Well hidden under the abdominal wall muscles, visceral fat increases diabetes, sleep disorders, cardiovascular disease, and certain cancers.
The fat in our body is not the same everywhere; it varies depending on the area where it is found and can have more or less significant consequences on our health. Fat deposits in the abdomen, called visceral fat or abdominal fat, are linked to an increased risk of various diseases such as diabetes, sleep disorders, cardiovascular disease, and certain cancers. This is not the subcutaneous fat from the love handles but the fat under the abdominal wall muscles. Here is what you need to know about this subject.
1. How to identify visceral fat
Having a belly does not necessarily mean that our body is storing abdominal (or visceral) fat. Indeed, if specific waist circumference criteria are supposed to signal abdominal obesity, it is the measurement of blood pressure and lipid balance that makes it possible to establish a particular diagnosis.
2. The impact of a sedentary lifestyle on this type of fat
Unlike leg and hip fat, visceral fat benefits from a very dynamic renewal process. If you don’t eat enough, it gets reduced much faster than other types of fat deposits. And it generates a lot of energy when it is needed. But our sedentary lifestyle and our often excessive food intake prevent it from turning into energy, and its effect on health is more severe than other types of fat.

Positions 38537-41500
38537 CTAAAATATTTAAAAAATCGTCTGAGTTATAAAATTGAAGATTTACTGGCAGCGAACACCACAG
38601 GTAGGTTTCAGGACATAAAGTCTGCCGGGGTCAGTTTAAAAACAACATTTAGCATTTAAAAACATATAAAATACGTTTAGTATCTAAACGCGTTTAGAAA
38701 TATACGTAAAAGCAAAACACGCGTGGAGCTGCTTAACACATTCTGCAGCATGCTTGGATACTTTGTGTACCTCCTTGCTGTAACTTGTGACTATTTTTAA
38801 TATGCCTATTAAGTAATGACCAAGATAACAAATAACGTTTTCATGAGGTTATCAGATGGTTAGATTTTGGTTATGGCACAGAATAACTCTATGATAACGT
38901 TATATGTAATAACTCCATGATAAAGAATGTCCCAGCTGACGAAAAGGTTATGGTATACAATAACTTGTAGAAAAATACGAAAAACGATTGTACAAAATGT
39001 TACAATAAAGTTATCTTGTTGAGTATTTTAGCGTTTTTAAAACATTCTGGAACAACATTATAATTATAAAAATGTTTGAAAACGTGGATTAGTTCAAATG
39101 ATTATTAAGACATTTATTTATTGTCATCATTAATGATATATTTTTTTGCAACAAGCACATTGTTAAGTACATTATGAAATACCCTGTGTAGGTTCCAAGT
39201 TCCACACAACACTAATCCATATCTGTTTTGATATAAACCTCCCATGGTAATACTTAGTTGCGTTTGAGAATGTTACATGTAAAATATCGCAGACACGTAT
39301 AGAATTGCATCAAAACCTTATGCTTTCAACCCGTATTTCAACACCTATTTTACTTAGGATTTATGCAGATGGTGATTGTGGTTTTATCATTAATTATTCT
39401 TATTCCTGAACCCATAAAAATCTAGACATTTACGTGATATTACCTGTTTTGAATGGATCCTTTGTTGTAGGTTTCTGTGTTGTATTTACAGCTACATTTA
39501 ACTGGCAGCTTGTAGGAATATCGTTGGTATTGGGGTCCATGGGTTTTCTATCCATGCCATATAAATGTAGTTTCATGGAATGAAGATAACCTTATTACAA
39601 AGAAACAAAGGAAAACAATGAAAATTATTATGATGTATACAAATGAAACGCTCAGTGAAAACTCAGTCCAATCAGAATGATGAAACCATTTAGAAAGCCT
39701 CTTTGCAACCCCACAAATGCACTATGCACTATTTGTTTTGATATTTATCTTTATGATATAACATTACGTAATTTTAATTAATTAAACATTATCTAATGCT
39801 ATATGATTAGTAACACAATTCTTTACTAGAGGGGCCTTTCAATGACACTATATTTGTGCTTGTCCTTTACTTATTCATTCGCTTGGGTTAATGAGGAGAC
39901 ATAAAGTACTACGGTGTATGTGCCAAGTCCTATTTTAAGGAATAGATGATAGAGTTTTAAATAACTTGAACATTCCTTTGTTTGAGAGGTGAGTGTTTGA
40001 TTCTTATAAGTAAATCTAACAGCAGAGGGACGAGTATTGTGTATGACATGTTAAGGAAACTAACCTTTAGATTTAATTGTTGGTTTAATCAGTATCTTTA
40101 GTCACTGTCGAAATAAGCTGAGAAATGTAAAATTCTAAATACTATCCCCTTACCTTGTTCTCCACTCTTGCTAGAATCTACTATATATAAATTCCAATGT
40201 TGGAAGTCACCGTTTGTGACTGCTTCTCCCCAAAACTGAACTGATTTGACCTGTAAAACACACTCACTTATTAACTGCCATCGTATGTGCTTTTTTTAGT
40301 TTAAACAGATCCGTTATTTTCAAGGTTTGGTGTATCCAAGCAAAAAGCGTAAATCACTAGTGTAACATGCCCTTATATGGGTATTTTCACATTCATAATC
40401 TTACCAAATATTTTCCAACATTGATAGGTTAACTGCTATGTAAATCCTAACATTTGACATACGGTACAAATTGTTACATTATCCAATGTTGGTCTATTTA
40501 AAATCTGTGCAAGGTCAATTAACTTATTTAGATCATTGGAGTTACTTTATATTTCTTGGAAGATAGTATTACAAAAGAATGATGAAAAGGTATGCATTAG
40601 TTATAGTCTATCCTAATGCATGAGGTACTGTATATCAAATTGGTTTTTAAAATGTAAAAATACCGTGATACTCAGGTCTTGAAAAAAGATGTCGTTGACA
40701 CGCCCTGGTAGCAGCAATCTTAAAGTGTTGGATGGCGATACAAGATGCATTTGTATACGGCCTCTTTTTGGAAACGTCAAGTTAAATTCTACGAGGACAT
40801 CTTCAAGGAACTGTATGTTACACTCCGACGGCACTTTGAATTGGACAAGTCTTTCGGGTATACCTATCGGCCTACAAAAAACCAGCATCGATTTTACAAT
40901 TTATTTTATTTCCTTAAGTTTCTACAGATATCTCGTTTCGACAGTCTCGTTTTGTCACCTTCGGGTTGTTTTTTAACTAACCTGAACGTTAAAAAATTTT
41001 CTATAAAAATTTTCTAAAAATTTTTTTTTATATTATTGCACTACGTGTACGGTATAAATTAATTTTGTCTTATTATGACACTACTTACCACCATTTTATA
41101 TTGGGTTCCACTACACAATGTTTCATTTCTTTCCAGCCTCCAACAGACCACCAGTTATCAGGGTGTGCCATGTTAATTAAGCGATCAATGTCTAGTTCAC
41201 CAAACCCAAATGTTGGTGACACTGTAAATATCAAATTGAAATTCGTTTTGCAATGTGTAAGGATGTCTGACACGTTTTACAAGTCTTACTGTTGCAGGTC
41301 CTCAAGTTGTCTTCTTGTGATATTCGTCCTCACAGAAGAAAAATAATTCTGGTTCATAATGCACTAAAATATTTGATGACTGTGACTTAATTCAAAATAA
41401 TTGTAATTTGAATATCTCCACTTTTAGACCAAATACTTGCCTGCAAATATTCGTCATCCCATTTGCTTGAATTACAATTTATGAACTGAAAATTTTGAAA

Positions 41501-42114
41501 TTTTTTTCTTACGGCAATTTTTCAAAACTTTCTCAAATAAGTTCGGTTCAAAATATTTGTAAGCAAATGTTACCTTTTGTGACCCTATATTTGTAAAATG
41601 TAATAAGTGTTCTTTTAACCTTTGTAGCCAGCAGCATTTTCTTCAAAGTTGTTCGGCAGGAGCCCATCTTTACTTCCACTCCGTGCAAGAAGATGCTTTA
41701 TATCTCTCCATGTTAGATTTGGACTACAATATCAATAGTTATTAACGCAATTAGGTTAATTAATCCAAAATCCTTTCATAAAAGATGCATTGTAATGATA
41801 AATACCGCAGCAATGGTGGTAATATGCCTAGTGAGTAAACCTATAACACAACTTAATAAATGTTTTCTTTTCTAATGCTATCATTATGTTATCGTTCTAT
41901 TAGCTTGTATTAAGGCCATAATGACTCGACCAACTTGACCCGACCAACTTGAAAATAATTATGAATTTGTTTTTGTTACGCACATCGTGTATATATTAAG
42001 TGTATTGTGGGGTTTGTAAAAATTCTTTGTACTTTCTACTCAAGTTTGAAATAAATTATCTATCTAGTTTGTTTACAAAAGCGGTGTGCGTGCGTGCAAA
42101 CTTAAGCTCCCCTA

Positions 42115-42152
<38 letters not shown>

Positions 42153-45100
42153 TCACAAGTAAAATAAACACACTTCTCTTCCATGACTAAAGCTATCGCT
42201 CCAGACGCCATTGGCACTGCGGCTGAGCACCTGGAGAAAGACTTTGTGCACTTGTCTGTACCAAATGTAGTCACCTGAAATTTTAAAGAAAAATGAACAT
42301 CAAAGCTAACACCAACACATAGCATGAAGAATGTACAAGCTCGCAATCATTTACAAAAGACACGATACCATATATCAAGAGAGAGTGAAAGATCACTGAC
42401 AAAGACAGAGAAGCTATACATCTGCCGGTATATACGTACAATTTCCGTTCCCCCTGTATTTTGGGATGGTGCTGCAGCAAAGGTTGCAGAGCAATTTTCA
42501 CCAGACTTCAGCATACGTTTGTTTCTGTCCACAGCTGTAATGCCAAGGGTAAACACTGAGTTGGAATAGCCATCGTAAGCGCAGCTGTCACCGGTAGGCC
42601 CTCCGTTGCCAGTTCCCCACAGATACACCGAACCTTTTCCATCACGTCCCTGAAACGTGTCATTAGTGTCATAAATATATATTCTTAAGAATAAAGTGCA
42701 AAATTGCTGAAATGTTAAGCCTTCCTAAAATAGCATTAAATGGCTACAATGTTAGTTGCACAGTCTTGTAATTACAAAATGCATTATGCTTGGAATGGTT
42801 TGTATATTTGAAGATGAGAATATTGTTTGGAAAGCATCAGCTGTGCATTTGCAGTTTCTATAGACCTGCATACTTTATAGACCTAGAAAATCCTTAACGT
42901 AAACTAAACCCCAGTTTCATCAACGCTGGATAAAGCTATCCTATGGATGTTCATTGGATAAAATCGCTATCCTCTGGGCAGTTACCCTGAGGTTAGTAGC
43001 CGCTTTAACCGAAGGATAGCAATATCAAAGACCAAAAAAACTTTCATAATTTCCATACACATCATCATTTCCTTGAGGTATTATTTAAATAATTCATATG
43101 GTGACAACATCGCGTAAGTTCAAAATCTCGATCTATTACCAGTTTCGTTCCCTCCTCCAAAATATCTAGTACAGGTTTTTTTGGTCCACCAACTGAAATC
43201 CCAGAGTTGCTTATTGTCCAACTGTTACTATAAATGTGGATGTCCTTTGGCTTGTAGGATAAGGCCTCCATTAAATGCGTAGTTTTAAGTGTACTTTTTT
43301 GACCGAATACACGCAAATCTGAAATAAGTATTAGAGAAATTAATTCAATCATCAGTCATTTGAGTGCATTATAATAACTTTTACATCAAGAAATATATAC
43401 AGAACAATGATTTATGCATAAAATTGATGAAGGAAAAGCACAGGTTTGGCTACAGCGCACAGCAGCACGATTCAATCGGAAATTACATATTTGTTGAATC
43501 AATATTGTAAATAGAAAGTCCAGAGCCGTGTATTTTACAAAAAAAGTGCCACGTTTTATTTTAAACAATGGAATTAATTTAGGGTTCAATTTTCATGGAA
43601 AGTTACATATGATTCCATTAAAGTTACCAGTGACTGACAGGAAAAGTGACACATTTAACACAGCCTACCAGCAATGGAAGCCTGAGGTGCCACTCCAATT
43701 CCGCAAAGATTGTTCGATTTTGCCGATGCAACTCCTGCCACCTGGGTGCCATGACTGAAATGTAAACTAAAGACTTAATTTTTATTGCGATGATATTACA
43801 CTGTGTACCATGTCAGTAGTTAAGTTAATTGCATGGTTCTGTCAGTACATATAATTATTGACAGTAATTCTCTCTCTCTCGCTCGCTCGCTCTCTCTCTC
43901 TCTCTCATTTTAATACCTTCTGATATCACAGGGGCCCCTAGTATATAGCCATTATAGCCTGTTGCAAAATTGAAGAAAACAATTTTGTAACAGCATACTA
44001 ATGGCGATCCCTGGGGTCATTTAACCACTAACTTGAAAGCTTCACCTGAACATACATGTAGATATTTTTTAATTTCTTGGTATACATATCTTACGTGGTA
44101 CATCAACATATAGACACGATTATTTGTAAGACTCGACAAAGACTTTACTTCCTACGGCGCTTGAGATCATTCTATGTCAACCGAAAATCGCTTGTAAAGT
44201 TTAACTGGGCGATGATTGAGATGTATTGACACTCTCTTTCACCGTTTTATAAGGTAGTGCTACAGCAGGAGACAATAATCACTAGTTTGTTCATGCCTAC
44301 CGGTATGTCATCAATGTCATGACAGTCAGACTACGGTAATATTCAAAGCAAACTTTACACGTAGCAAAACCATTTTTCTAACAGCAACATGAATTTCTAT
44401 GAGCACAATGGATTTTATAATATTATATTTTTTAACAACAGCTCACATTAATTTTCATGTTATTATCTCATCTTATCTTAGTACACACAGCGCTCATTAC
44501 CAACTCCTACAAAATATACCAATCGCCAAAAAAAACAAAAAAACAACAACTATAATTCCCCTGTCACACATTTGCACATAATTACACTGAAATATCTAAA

3. Get rid of visceral fat.
Experts interviewed in 2017 by the British Guardian site recalled that abdominal fat is relatively easy to “burn” by practicing half an hour of vigorous exercise each day without increasing your food intake or reducing food portions. Classic abdominal exercises should be avoided as they only help the muscles keep fat in the abdominal cavity, but any physical activity is welcome.
4. It increases your waistline… And the risk of dementia.
According to a study published in July 2021, conducted by researchers at the University of South Australia, harmful body fat can also increase the risk of dementia and stroke.
Scientists have examined the gray matter of the brains of around 28,000 people. For the first time, they found that an increase in body fat gradually leads to the atrophy of gray matter in the brain and, as a result, a higher risk of deteriorating its health. The researchers identified that in the middle to old age groups (37-73), the brain’s gray matter decreased by 0.3% for each additional 1kg / m 2, equivalent to extra weight of 3 kg for one. average height person (1.73 cm)
“We found that people with higher levels of obesity, especially those with metabolically unfavorable and neutral adiposity subtypes, hadmuch lower levels of gray matter in the brain, “says lead researcher Dr. Anwar Mulugeta. He says he has not found conclusive evidence to link a specific obesity subtype to dementia or stroke.